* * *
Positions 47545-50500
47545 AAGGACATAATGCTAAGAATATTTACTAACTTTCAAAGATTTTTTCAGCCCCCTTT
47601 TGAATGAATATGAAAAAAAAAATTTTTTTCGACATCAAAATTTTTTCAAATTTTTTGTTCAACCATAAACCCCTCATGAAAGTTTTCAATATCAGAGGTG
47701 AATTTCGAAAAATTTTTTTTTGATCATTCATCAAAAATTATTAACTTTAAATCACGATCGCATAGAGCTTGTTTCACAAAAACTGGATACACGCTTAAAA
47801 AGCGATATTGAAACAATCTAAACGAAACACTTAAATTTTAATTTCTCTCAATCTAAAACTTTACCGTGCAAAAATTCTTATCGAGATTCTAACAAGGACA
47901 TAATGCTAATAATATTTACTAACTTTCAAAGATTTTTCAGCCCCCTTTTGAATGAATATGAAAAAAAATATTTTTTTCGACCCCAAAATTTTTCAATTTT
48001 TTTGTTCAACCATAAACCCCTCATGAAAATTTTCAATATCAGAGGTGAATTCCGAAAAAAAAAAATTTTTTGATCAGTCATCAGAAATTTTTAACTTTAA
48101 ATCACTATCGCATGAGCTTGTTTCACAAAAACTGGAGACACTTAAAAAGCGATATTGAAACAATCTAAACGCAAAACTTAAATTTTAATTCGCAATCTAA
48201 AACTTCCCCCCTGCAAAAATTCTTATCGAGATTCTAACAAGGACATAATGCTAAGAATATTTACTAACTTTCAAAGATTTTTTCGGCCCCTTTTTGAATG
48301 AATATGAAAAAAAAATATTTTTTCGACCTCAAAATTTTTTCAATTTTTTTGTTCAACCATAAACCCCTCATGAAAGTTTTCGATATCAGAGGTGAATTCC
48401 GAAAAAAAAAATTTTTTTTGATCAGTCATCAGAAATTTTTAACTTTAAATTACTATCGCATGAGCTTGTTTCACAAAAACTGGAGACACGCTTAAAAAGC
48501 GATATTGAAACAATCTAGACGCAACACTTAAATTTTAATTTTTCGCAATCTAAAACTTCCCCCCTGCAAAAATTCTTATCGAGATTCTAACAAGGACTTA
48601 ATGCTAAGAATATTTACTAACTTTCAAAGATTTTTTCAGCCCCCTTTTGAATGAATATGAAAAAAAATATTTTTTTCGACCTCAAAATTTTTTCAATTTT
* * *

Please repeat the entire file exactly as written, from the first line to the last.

Positions 47545-50500
47545 AAGGACATAATGCTAAGAATATTTACTAACTTTCAAAGATTTTTTCAGCCCCCTTT
47601 TGAATGAATATGAAAAAAAAAATTTTTTTCGACATCAAAATTTTTTCAAATTTTTTGTTCAACCATAAACCCCTCATGAAAGTTTTCAATATCAGAGGTG
47701 AATTTCGAAAAATTTTTTTTTGATCATTCATCAAAAATTATTAACTTTAAATCACGATCGCATAGAGCTTGTTTCACAAAAACTGGATACACGCTTAAAA
47801 AGCGATATTGAAACAATCTAAACGAAACACTTAAATTTTAATTTCTCTCAATCTAAAACTTTACCGTGCAAAAATTCTTATCGAGATTCTAACAAGGACA
47901 TAATGCTAATAATATTTACTAACTTTCAAAGATTTTTCAGCCCCCTTTTGAATGAATATGAAAAAAAATATTTTTTTCGACCCCAAAATTTTTCAATTTT
48001 TTTGTTCAACCATAAACCCCTCATGAAAATTTTCAATATCAGAGGTGAATTCCGAAAAAAAAAAATTTTTTGATCAGTCATCAGAAATTTTTAACTTTAA
48101 ATCACTATCGCATGAGCTTGTTTCACAAAAACTGGAGACACTTAAAAAGCGATATTGAAACAATCTAAACGCAAAACTTAAATTTTAATTCGCAATCTAA
48201 AACTTCCCCCCTGCAAAAATTCTTATCGAGATTCTAACAAGGACATAATGCTAAGAATATTTACTAACTTTCAAAGATTTTTTCGGCCCCTTTTTGAATG
48301 AATATGAAAAAAAAATATTTTTTCGACCTCAAAATTTTTTCAATTTTTTTGTTCAACCATAAACCCCTCATGAAAGTTTTCGATATCAGAGGTGAATTCC
48401 GAAAAAAAAAATTTTTTTTGATCAGTCATCAGAAATTTTTAACTTTAAATTACTATCGCATGAGCTTGTTTCACAAAAACTGGAGACACGCTTAAAAAGC
48501 GATATTGAAACAATCTAGACGCAACACTTAAATTTTAATTTTTCGCAATCTAAAACTTCCCCCCTGCAAAAATTCTTATCGAGATTCTAACAAGGACTTA
48601 ATGCTAAGAATATTTACTAACTTTCAAAGATTTTTTCAGCCCCCTTTTGAATGAATATGAAAAAAAATATTTTTTTCGACCTCAAAATTTTTTCAATTTT